Prof. Robert Dewey Elected a Fellow of Britain's Royal Historical Society
July 3, 2009
July 3, 2009, Greencastle, Ind. — Robert Dewey, assistant professor of history at DePauw University, has been elected a Fellow of the Royal Historical Society (RHS). Dr. Dewey is being honored for his recently published book, British National Identity and Opposition to Membership of Europe, 1961-63: The Anti-Marketeers.
Founded in 1868, the Society received its Royal Charter from Queen Victoria after a campaign by Henry Austin Bruce, Lord Aberdare. According to its Web site, the RHS "remains the foremost society in Great Britain promoting and defending the scholarly study of the past." Election to fellowship status is conferred on those who have made "an original contribution to historical scholarship in the form of significant published work."
Candidates for fellowship must be proposed by a current Fellow who provides a refereed assessment of the scholar's work. The application must subsequently be approved by a 2/3 vote of the RHS Council.
A specialist in modern British history, Professor Dewey completed his D.Phil. at Oxford University and joined the DePauw faculty in 2004. He is currently conducting research on British imperial culture and the export of rugby "Rugby Football in Fiji: The Colonial Era, 1874-1970." A devoted follower of international rugby, Dr. Dewey's interest in the topic derives partly from his experiences as a member of the Pacific Islanders Rugby Football Club in London, between 1997 and 2001. In the course of research he has visited the Australian, New Zealand, Tonga, Samoa and Fiji Rugby Unions and published a chapter entitled "Pacific Islands Rugby: navigating the global professional era" which appeared in the 2008 book, The Changing Face of Rugby. (photo: Dewey at the Samoa Rugby Union with CEO Sua Schuster and Taufusi Salesa)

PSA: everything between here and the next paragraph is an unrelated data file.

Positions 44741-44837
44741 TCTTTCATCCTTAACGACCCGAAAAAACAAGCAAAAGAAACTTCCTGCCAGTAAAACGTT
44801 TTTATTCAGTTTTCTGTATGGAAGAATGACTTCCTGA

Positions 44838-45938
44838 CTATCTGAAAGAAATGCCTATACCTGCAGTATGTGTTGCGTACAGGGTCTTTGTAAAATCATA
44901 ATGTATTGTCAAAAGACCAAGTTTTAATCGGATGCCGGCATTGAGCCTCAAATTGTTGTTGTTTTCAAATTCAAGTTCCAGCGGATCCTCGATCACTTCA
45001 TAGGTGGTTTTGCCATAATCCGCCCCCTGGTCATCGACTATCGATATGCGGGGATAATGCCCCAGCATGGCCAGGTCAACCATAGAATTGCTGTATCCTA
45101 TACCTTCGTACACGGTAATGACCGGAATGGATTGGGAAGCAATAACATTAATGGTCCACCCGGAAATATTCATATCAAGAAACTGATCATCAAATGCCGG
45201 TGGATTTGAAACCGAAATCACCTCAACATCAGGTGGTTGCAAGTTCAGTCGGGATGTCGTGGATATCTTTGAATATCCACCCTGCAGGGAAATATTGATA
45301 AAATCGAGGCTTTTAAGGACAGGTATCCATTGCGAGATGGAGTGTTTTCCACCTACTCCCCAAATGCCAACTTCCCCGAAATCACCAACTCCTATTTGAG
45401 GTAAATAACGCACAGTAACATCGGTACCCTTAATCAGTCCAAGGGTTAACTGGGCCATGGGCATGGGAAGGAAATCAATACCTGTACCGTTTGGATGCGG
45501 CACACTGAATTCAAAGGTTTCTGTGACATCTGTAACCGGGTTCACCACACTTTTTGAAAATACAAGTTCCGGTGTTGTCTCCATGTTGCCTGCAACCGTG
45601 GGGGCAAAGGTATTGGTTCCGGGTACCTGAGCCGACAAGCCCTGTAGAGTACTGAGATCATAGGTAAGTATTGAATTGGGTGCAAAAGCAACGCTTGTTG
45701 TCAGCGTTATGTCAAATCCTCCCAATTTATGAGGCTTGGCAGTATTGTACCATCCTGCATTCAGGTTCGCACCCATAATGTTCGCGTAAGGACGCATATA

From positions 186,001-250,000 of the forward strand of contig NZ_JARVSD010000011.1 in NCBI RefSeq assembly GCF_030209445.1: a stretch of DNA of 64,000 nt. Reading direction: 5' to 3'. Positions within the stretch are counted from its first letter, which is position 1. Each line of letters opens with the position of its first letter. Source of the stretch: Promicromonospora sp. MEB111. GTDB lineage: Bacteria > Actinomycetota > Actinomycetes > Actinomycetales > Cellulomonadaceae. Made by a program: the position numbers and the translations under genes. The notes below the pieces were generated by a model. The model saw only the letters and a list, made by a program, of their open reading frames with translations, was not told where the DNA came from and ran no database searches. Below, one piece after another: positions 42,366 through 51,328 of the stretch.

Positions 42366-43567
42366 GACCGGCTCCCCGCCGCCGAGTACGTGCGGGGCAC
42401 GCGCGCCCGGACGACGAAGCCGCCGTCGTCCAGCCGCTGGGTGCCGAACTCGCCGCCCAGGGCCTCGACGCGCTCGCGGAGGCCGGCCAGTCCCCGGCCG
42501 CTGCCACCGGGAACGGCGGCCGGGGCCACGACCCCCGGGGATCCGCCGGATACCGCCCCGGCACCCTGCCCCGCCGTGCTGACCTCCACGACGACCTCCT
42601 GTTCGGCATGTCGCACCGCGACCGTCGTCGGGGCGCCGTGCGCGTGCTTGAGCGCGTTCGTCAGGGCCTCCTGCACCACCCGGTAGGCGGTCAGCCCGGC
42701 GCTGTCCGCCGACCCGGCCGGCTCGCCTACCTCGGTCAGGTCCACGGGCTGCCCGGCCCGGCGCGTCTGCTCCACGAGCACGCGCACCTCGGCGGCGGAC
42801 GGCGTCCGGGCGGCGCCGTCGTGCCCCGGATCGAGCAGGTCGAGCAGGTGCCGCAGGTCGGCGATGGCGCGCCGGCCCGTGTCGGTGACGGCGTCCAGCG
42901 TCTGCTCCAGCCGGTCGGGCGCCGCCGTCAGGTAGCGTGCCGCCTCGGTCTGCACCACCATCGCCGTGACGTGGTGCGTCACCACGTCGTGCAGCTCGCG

In addition to paper presentations at conferences throughout the region , Dewey has also spoken at the Australian Rugby Union in Sydney, the University of Canterbury in Christchurch, New Zealand, and the Institute of Historical Research at the University of London. During the 2007-08 academic year, he and his wife, Susan Dewey, part-time assistant professor of University studies, were visiting scholars at the University of the South Pacific in Suva, Fiji, where they pursued a research project supported by a grant from the National Science Foundation.
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